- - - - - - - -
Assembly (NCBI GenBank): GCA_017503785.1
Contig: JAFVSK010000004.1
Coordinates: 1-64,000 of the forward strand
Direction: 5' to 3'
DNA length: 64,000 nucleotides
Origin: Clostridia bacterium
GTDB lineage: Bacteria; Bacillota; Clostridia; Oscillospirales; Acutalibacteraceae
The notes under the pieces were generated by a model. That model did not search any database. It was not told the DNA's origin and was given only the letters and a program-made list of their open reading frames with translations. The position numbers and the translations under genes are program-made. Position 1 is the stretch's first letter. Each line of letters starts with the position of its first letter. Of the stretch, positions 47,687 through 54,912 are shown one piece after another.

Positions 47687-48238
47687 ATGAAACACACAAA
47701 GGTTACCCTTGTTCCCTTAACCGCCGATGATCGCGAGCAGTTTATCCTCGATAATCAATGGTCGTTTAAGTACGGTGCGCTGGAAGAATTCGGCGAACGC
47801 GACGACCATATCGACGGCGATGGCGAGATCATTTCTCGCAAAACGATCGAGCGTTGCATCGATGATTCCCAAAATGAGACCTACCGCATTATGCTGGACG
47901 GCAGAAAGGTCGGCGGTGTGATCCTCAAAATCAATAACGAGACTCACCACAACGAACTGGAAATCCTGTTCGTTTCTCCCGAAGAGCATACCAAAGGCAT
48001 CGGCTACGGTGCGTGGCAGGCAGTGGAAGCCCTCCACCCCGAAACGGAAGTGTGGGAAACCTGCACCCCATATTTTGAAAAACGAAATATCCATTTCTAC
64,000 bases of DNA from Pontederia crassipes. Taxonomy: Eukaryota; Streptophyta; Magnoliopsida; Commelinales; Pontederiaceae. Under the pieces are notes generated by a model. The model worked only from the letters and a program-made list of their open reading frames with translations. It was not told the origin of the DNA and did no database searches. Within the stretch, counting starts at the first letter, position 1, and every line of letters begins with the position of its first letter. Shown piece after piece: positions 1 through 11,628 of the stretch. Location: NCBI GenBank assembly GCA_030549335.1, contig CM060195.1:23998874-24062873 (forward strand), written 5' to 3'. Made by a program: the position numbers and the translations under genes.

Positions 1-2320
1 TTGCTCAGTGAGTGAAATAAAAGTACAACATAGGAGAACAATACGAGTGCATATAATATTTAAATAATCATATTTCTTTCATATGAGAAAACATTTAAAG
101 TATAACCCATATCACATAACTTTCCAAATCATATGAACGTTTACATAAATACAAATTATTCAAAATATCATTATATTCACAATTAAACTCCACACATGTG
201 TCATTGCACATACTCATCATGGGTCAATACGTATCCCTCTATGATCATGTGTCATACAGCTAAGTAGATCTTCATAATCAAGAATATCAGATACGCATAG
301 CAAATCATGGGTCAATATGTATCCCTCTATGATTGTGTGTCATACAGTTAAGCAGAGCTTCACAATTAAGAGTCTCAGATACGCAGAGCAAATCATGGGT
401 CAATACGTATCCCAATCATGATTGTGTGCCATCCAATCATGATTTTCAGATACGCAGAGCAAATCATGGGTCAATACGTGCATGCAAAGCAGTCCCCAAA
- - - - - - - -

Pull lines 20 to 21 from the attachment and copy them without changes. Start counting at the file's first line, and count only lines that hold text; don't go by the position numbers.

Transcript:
301 CAAATCATGGGTCAATATGTATCCCTCTATGATTGTGTGTCATACAGTTAAGCAGAGCTTCACAATTAAGAGTCTCAGATACGCAGAGCAAATCATGGGT
401 CAATACGTATCCCAATCATGATTGTGTGCCATCCAATCATGATTTTCAGATACGCAGAGCAAATCATGGGTCAATACGTGCATGCAAAGCAGTCCCCAAA